For some parents, news of a child’s life-threatening illness means first you cry, then you turn to social media.
The recent public death of Emily Beazley, the 12-year-old girl from Chicago’s Mt. Greenwood neighborhood who courageously fought cancer, has cast a spotlight on pediatric cancer — and also what it means to cope and grieve in the digital age.
“What’s important is to realize there are no ‘shoulds’ in how you do this,” said Ellen Rosendale, director of family services at Lurie Children’s Hospital, in Chicago. “Our parents all cope differently and you never know how you’re going to be until your child is facing a serious medical crisis.”
When Emily died on May 18, the news was shared on Facebook — as were most of the ups and downs of her illness over the last four years. Such candor earned Emily near-celebrity status — along with designation as an honorary police officer, a street naming and a phone call from Taylor Swift, among other tributes.
Such openness is a relatively recent phenomenon and can be therapeutic, experts say.
“With many of these diseases, parents are inspired by their child and they want to share,” Rosendale said. “They often find meaning … and (social media) is a way of publicly telling a very powerful story.”
Even in the 10 years that she has been working at Lurie, Rosendale has seen differences in how people navigate this stressful time. The rise of Facebook, Twitter and sites such www.caringbridge.org — which allows patients and their loved ones to widely share updates about illnesses — has ushered in an era of more transparency. But rather than being about gaining more exposure, it has actually been a way of establishing some boundaries.
“These sites can be enormously helpful because it means that when parents come home from the hospital, they don’t have to tell the same story 20 times. It’s a way of taking control,” Rosendale said. “It’s frequently the only control that they have.”
Public forums also can be a way for the community to organize help — preparing meals, walking the dog, picking up siblings from school — without intruding on the family. Others use social media as a way to demystify illness and raise funds for research they hope will someday save their child’s life. That was the motivation for Ann Slaw, of Buffalo Grove, Ill., who has been a relentless — and public — advocate for her son, Andrew, who was diagnosed at age 4 with a rare genetic disease called familial dysautonomia that is almost always fatal.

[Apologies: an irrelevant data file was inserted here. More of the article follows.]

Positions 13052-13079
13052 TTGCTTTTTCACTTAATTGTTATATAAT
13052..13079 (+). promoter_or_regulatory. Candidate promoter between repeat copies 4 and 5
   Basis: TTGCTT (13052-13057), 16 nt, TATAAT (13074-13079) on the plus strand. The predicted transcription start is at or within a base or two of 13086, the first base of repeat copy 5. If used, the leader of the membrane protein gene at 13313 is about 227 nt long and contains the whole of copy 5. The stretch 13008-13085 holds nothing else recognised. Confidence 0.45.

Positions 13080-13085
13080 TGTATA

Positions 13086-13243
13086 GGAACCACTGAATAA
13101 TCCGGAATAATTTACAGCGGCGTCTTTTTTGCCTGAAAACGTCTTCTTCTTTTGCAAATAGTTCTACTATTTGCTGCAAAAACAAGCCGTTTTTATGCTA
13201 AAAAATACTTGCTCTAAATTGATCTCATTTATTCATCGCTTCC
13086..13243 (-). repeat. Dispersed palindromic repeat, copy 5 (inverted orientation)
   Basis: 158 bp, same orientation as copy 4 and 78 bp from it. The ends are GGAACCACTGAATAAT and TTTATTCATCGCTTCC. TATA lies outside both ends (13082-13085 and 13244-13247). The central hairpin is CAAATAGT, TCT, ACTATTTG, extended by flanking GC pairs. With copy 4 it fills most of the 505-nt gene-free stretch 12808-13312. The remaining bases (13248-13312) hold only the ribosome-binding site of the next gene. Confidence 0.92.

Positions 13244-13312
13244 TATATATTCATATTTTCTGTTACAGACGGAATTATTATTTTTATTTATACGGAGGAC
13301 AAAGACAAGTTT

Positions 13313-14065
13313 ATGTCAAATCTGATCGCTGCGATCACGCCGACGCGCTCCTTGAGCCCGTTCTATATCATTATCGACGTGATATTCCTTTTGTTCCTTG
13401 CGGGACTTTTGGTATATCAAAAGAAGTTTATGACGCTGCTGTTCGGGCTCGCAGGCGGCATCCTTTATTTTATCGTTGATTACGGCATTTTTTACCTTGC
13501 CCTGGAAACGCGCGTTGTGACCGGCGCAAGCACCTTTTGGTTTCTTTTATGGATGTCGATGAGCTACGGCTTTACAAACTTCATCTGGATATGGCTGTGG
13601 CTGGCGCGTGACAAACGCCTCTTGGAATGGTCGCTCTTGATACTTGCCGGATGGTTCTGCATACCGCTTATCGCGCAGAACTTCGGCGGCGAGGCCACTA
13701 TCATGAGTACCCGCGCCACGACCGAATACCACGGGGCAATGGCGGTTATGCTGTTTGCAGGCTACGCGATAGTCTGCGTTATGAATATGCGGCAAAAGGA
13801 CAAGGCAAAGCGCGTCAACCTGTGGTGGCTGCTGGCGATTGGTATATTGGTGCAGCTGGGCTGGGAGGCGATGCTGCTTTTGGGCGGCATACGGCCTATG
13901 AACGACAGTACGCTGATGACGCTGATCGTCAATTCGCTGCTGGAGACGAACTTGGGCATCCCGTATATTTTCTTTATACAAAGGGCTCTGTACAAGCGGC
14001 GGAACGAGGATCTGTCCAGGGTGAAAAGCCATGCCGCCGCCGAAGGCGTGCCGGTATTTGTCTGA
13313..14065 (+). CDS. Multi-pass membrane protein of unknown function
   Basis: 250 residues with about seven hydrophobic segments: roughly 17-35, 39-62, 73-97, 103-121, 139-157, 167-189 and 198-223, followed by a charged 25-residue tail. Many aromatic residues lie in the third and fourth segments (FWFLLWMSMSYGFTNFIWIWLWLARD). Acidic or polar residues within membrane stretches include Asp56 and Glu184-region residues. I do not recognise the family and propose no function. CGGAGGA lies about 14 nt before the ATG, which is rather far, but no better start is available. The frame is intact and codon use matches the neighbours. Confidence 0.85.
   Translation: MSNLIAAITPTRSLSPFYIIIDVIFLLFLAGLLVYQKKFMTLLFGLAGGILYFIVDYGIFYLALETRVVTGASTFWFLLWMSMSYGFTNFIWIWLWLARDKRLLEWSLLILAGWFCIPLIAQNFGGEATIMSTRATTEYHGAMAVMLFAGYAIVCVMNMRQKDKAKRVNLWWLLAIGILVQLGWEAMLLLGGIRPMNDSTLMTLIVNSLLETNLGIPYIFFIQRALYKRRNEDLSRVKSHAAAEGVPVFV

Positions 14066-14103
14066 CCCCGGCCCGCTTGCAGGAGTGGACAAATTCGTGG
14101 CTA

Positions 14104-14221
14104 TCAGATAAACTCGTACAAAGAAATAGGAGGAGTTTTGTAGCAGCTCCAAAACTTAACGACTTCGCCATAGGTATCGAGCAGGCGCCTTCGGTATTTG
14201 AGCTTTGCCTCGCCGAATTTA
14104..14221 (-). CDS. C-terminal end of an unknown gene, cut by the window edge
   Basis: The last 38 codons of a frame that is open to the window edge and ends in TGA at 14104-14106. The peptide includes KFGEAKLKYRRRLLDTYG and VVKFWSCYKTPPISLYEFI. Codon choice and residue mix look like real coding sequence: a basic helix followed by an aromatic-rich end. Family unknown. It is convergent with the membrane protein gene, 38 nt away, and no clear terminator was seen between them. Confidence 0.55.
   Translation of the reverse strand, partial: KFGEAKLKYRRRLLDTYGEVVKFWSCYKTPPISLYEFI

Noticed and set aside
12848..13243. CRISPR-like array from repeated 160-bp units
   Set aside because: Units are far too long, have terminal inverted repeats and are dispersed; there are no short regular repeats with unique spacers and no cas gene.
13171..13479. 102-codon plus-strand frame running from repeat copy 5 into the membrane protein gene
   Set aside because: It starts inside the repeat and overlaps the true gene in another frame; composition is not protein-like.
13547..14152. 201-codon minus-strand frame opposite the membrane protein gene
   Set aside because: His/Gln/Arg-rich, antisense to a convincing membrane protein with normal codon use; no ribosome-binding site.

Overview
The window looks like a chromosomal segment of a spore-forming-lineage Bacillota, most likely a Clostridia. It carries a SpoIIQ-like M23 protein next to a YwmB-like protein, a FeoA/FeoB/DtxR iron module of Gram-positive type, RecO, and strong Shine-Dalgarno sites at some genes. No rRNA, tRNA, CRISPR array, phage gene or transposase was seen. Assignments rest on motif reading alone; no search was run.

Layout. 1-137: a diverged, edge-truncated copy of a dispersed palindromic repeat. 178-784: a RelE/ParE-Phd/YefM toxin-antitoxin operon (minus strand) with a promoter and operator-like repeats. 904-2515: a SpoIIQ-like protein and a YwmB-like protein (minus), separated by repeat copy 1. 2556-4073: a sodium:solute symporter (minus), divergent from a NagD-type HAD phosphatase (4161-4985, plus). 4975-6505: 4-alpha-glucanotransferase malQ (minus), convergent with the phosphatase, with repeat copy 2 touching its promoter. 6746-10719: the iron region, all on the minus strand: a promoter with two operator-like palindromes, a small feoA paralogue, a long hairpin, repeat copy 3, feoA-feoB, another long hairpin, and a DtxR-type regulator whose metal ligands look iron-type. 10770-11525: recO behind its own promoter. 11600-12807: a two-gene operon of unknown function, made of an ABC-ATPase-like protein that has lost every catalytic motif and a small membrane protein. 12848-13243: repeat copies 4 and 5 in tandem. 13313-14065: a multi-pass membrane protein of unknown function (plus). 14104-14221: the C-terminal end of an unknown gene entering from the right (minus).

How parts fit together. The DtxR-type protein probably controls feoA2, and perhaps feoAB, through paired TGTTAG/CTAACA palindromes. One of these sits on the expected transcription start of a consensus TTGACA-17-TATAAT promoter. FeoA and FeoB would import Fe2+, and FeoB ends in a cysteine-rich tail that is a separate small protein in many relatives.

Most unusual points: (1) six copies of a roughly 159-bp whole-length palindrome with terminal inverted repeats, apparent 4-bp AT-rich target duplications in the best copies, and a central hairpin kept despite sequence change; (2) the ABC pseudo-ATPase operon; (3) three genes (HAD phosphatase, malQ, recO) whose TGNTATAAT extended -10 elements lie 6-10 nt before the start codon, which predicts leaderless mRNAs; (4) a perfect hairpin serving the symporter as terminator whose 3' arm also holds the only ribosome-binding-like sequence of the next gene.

Now 23, Andrew Slaw is among a small group of patients who have survived into adulthood. Still, he has been hospitalized more than 30 times “and many of those times we were planning a funeral,” his mother said.
From day one, Ann Slaw decided that her son’s health challenges would be an open book. That meant starting a foundation and a website, www.fdnow.org, and recruiting scientists to their cause.
During the first week of school, Andrew shared his illness with the class — telling them, for example, how his skin could turn blotchy while eating. “We wanted others to understand that he had a neurological condition … that he wasn’t some weird, red-faced kid,” she said. “From the beginning, our goal was to educate and make people feel at ease.”
Raising awareness goes hand-in-hand with raising money, for which social media has become a valuable tool. Since 2008, Slaw said the foundation has raised between $200,000 and $300,000 annually for the cause.
“I think because of our laser focus, we always pushed forward,” she said. “If others wanted to join the journey, they were free to … and if they didn’t, they were free not to.”
Donna Schur Goldman recalled that it was a very different situation back in the early 1960s, when her sister died of Hodgkin lymphoma at age 11.
“My parents shielded me. I knew my sister was sick, but not the extent of her illness. Everything was done very quietly,” she said. No one chronicled her sister’s two-year battle. The news was contained to family and close friends, said Goldman, who was 14 at the time of her sister’s death.
While she was too old to need babysitting while her parents were tending to her sister, she does remember neighbors in her subdivision checking in on her — without ever really saying why. “It was a much more private affair and solitary journey than today, not because others wanted to exclude you, but because they were possibly uncomfortable with the idea of a child being ill,” she said. “It was just a different kind of normal.”